My job is my calling. I have known since high school that I wanted to be a teacher and I love what I do. I have returned to my home community to work with the culture that raised me and represent my authentic self. I find immense satisfaction with that every day. I am also a person who constantly challenges the status quo, and while that is sometimes difficult in an established environment like education, I believe in the importance of local public institutions like schools, and I think my place is inside them, holding my coworkers and my superiors to the standard of doing the best for kids. That is what inspires me on a day-to-day basis. I am helping kids, but more than that, I am helping build a society that will keep helping kids.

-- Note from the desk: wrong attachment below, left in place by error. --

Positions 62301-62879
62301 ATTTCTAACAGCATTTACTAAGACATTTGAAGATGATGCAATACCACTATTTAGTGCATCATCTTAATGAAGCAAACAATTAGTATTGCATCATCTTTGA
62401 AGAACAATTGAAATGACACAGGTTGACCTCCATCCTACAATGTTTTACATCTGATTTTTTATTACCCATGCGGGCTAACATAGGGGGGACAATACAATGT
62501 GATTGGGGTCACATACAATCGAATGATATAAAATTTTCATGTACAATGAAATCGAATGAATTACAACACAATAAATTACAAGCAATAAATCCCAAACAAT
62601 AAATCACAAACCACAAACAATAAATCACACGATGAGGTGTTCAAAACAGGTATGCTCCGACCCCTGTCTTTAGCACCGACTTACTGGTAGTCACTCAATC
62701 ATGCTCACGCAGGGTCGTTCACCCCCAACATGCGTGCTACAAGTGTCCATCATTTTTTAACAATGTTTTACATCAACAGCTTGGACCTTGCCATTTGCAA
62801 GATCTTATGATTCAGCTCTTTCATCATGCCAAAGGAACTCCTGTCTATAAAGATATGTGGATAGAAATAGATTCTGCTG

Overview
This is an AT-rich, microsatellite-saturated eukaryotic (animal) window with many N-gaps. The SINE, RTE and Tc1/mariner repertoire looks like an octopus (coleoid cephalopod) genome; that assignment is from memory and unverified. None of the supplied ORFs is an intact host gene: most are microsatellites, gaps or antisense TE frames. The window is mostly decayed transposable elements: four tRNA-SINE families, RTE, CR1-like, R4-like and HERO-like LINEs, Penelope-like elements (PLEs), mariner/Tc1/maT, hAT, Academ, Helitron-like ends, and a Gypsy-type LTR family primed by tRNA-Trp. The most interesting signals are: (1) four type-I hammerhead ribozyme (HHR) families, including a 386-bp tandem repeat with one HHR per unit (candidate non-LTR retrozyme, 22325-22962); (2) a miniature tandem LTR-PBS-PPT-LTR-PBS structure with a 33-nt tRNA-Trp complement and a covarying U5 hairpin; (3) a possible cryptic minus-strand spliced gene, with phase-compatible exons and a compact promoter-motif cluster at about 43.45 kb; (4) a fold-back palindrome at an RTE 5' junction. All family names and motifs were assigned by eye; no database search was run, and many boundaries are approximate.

What are your passions, hobbies, and/or aspirations?
I love history and politics and I have a strong activist streak. But I also really love video games, so there’s that. These days I spend a lot of time managing my own stress and health by spending a lot of time on recreation, when for me, that hasn’t always been the case. My activism has not gone away, it has simply shifted places in my life. I also really love new media. I believe that podcasting and YouTube has allowed for an explosion of content creation that gives a voice to the formerly voiceless. On any given weekend I might be playing board games with my friends, at home listening to podcasts, or spending time with my family. Those are the things that keep me running so that I have the energy to do the hard work I do every weekday. On the side, I am also pursuing a graduate degree with the ultimate goal of getting a doctoral degree in some educational field. Last year I completed a certificate in Culturally Responsive Pedagogy through the University of Missouri- Kansas City, and I am hoping to get a Master’s degree in School Counseling soon. My passion for learning and love of education is an excellent complement for my interest in justice.